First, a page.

Taymount House occupies the site of the old castle of Muckersie, and incorporates possible 16th century cellars within its basement.
In the late 15th century Sir James Crichton of Strathord was in conflict with George Brown, Bishop of Dunkeld, regarding the lands of Mukkersy which the Bishop had accepted for himself and the church, and Crichton is said to have made life difficult for the Bishop’s tenants whenever possible, “especially those of Pettindyny and Kynvaid.”
The castle is marked on two different Pont maps, published in the late 16th century. On a map of the area of Auchtergaven and Kinclaven it is named Mukarsy and accompanied by a sketch of a tower house, although its exact form isn’t clear.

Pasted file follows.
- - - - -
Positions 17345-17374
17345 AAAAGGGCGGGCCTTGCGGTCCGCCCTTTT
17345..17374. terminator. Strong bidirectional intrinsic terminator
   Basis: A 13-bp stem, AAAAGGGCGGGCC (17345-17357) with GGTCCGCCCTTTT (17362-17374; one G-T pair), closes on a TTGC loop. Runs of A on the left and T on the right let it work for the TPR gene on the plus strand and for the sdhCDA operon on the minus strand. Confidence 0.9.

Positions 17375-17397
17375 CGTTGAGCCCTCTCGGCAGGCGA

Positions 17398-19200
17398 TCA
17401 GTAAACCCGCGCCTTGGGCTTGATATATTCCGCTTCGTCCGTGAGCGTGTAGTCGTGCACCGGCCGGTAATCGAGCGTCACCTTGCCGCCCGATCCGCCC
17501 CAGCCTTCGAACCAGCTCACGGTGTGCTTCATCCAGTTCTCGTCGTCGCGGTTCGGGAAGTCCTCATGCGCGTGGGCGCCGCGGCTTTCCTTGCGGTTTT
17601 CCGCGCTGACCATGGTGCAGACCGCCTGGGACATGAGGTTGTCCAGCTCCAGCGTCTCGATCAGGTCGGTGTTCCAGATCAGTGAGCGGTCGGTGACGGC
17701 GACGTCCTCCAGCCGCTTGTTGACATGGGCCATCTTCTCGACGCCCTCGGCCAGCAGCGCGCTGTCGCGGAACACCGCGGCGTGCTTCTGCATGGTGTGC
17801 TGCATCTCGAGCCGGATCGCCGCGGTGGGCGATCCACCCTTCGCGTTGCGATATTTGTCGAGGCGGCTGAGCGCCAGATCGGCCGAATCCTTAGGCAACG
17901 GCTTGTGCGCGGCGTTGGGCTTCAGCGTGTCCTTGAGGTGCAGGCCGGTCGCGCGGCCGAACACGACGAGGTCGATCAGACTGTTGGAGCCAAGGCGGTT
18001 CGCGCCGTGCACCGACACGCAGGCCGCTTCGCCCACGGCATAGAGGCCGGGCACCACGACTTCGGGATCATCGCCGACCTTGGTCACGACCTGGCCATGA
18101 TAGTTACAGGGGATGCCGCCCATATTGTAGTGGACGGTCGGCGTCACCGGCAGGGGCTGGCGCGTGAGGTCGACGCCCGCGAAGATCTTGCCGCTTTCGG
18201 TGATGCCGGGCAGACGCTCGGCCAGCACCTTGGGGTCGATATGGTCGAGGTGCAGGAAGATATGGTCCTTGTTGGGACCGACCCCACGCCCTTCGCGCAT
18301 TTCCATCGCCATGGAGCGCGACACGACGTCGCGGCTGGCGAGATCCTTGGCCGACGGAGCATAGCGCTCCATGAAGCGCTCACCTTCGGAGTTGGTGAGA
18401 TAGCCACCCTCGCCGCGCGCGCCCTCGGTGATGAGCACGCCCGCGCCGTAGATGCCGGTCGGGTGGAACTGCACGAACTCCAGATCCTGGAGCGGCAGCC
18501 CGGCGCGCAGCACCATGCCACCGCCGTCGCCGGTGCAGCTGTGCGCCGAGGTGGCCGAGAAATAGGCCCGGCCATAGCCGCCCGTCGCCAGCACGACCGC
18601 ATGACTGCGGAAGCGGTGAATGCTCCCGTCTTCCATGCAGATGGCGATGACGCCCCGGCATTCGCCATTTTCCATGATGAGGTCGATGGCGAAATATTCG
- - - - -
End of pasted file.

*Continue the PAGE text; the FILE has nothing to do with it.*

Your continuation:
On a map of Lower Strath Tay from Dunkeld to Benchil which partly covers the same area it is marked as Mukkarsy and drawn as a tower with lower buildings extending to its right.
Robert Nairne was an advocate and had succeeded to the lands of Muckersie by July 1621 when he was granted a charter of the lands of Redgorton, Blackhall, Auchtergaven and others which were erected into the free barony of Strathord. In 1628 he was described as the “proprietor of the barony of Strathord and the lands of Inchstrevie” or Inchetrevie along with his wife Catharine or Katherine Prestoun.
Alternative names for Muckersie
Mukarsy; Mukkarsy; Mukkersy; Taymount House